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Scrum: Committing While Discovering

Isaac Hogue
Reading: Scrum: Committing While Discovering

towingicebergOne of the more common themes that I come across while working with teams is the question of “how can we make a sprint commitment if we are still discovering how to solve for a story or set of stories?”

This is a great question. I may have lost some of you already due to my use of commitment and scrum in the same sentence :)

Hang with me if you will for a moment and then share your thoughts.

First a bit about my perspective on commitment and scrum: I feel that making a commitment in scrum helps to maintain transparency for both the delivery teams and also the stakeholders. I think that Scrum has a great tool in the use of both velocity and story points. Story points are an entirely nebulous unit of measurement that is usually derived from a combination of (1) complexity, (2) time, and (3) uncertainty or risk. Velocity is the average number of story points a team is able to complete during a normal sprint. So, the team’s velocity reflects how many of these points a team can usually complete within their next sprint, or their capacity.

I coach teams that they will usually need to look at a story roughly 3 times (or more) before it is committed to as part of a sprint. This usually takes place during regular backlog refinement sessions and then finally during the sprint planning session. During these sessions, if the team feels there is a lot of uncertainty around “how” the story will be fulfilled the points for the story should be relatively higher than it would be had the uncertainty been low. This could mean that a story that would have been rated as “5 points” if there were low uncertainty may now be ranked as an 8, 13, 20 or even 40 now depending on how large the uncertainty is.

So, given all of this, how do I answer the initial question of “how can we make a sprint commitment if we are still discovering how to solve for a story or set of stories”?

I generally advise teams not to take on stories that are larger than an 8 or 13 (depending on the relative sizes of their stories) into their sprint. If the uncertainty is high enough that they are not able to take the story in, then I will typically recommend that they try to split out the uncertainty from the story in the form of new risk stories. The original story will then be made dependent on the new risk stories. Each of these risk stories will then have a specific question or concern that needs to be clarified. The team can decide if this clarification will take place as part of a backlog refining session or if they are comfortable allocating a portion of the sprint’s capacity towards answer/resolving the risk. Once resolved, the original story is unblocked and allowed into the next sprint.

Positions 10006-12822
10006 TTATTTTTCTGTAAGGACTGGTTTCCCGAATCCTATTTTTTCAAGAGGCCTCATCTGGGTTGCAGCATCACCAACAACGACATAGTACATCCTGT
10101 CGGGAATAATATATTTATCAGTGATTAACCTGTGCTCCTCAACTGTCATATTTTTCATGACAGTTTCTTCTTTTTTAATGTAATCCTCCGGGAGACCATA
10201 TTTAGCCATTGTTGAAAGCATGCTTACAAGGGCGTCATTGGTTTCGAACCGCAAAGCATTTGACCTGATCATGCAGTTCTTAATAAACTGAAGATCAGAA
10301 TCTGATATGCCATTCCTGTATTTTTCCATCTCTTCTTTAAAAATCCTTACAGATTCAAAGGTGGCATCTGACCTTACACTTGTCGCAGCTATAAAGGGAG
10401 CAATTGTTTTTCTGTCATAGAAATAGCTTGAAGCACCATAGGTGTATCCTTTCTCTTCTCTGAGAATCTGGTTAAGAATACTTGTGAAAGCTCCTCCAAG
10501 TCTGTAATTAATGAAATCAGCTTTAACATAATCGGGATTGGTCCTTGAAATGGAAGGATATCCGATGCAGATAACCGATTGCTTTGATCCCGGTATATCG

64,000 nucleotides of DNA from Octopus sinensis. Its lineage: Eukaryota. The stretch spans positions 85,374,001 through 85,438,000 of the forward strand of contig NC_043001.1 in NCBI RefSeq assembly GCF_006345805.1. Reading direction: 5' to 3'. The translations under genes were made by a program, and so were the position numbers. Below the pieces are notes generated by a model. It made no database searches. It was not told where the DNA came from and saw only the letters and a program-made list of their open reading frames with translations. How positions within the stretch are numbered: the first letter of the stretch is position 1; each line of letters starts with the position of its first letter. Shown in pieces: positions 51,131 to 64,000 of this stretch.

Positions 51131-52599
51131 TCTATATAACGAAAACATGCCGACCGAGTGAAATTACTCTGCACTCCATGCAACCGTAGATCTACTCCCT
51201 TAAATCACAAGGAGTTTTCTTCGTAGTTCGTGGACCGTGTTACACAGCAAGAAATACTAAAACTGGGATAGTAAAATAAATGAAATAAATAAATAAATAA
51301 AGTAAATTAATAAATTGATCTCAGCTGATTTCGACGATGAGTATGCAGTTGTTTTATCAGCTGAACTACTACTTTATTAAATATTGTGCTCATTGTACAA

Thoughts?

Thanks!

Next How Do I Prioritize Work?

Isaac is an Enterprise Agile Coach with LeadingAgile. Prior to joining LeadingAgile he served in various leadership roles across both product management and research & development organizations.

Comments (4)

  1. Lindsay
    Reply

    For the most part, I agree with this approach. When a lot of uncertainty exists around a certain story or task, I prefer my teams create a “research” story that allows them to dive in and find answers to alleviate most of the uncertainty before actually taking on the “work.” It’s my feeling that a team cannot possibly give an accurate estimate on a card if they have no idea what the actual work might entail. We try to incorporate some research stories into each sprint so that we always have time set aside to learn a “sprint ahead.”

    Reply
    • Isaac Hogue
      Reply

      Hi Lindsay, that’s a great approach and it probably provides a lot of clarity for both the business and the teams.

      Reply
  2. Rusty Divine
    Reply

    In the last year my team has done two or three 13 point stories, we almost always break them down into smaller stories when they get that big.

    Cases where we’ve done big points have been a messy refactoring that had to be all-or-nothing and some major business analysis we knew would take most/all of an iteration.

    Reply
    • Isaac Hogue
      Reply

      Hi Rusty! Thanks for reading and sharing your experiences. Do you have a limit within the teams where you generally draw the line? Based on this experience I would be tempted to recommend the line be drawn at 8 for your teams and would even likely consider drawing the line a little bit lower towards a 5 depending on how well the teams performed with 8 point stories.

      Reply

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